SAN JOSE, Calif. Advanced Micro Devices Inc. (AMD) provided a deeper look into the quad-core Opteron, detailing six areas where it will enhance the CPU expected to appear in 2007.
Ben Sander, a principal member of technical staff at AMD, described Barcelona, the company's first 65-nm server chip and its first native quad-core architecture at a presentation at the Fall Processor Forum here Tuesday (Oct. 10). Improvements range from 128-bit wide multimedia pathways to an upgraded memory controller and a third-level cache.
"A lot of these enhancements involve just a few percentage points of added performance here and there in an effort to build up a story about significant improvements to the overall architecture," Sander said.
AMD will not detail until later this year expected benchmarks for its quad-core processor.
Barcelona widens from 64- to 128-bits the width of the execution path for multimedia instruction extensions. In tandem, the chip speeds up the rate at which it feeds multimedia data and instructions to the CPU. The moves will give a boost to a range of media encode/decode and technical computing applications.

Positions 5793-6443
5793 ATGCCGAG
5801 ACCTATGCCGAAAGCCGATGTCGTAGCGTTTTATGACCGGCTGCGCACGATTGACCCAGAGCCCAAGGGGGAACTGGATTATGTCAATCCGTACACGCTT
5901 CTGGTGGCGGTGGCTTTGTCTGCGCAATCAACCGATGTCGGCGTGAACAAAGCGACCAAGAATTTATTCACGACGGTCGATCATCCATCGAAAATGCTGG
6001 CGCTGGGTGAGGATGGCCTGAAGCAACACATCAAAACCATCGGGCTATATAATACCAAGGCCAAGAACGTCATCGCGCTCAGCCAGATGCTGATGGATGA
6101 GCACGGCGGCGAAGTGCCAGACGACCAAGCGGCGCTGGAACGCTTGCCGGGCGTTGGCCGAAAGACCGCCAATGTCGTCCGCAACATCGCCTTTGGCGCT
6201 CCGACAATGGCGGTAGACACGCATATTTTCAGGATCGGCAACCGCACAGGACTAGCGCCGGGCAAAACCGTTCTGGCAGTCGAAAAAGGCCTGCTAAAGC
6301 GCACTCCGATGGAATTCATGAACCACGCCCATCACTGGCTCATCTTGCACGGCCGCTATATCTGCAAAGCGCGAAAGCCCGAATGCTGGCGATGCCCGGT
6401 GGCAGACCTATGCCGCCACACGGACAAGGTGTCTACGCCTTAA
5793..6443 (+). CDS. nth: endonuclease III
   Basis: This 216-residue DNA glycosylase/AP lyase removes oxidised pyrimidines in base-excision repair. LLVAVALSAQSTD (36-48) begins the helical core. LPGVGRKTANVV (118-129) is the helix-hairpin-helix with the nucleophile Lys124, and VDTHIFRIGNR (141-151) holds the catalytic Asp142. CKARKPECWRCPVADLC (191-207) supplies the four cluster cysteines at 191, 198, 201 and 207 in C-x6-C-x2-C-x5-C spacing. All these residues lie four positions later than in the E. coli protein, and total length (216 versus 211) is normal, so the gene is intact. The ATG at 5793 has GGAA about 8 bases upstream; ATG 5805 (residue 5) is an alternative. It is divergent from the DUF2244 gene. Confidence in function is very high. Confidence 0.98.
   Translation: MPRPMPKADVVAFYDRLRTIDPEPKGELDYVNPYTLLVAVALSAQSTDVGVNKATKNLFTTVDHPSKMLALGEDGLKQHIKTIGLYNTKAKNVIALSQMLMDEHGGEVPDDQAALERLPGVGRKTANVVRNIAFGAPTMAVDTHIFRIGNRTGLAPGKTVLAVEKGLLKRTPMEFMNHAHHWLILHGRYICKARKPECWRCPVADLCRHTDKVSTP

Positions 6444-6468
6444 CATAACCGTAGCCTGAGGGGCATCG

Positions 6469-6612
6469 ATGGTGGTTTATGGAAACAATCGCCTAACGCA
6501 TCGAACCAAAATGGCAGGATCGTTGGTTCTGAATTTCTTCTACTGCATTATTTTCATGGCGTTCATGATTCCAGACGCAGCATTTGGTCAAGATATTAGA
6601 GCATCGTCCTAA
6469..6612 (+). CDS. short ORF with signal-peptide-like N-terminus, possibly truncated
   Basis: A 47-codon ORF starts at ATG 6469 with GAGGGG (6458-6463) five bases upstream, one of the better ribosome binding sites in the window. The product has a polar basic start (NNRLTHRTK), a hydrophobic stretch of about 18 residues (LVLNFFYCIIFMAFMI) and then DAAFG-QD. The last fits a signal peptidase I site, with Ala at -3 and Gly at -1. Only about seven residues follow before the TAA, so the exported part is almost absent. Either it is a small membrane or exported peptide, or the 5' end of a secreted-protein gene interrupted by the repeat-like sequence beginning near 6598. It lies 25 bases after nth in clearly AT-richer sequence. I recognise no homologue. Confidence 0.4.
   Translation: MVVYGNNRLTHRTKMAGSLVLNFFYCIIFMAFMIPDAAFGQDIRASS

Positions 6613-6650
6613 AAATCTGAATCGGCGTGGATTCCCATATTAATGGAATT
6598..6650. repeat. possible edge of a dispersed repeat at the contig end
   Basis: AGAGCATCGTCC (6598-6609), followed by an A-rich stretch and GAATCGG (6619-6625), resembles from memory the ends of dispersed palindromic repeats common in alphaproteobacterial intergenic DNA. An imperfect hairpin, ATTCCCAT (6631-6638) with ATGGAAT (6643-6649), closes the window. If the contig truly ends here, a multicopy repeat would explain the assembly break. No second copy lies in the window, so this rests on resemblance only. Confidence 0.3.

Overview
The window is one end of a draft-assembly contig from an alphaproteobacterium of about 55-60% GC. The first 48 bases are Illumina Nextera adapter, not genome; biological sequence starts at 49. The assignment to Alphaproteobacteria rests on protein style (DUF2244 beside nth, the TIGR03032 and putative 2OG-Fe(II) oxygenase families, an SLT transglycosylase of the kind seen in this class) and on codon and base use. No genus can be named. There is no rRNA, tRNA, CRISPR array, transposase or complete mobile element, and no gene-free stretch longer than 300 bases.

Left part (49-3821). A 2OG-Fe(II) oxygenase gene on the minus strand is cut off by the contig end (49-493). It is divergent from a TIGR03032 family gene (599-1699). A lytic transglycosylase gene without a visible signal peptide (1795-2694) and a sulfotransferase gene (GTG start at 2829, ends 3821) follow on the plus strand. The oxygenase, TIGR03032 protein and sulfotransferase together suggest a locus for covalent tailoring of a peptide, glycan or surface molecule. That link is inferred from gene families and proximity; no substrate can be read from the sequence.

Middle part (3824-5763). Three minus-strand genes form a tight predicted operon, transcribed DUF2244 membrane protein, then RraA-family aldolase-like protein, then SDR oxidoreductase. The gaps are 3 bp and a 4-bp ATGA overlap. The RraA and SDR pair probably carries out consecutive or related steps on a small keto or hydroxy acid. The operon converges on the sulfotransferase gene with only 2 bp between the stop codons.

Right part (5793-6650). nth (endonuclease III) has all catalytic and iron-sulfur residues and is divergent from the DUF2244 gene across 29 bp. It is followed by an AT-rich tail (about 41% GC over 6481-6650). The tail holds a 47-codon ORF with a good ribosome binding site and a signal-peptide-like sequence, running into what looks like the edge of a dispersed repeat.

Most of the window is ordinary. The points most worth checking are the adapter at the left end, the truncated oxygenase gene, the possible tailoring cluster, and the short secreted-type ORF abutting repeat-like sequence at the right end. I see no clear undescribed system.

In addition, the company has redesigned the two memory controllers on the Opteron so they can act independently. That should make more DRAM banks available at any given time and reduce page conflicts, Sander said.
The updated memory controller will support DDR2, DDR3 and fully buffered DIMM memories. However, AMD does not expect OEMs to use the first generation of FB-DIMMs with Barcelona, Sander said.
Barcelona provides two levels of private cache for each core, a 64Kbyte L1 and 512 Kbyte L2. The chip sports a relatively small 2Mbyte third-level cache that will be expanded in a follow on CPU.
To speed up virtualization, Barcelona builds in hardware support for nested paging. The feature essentially caches address translations to reduce memory accesses that take up as much as three-quarters of the time of today's virtualization software.
"We have achieved a 20:1 server consolidation ratio inside AMD using virtualization, so it's obviously a huge cost savings," said Sander.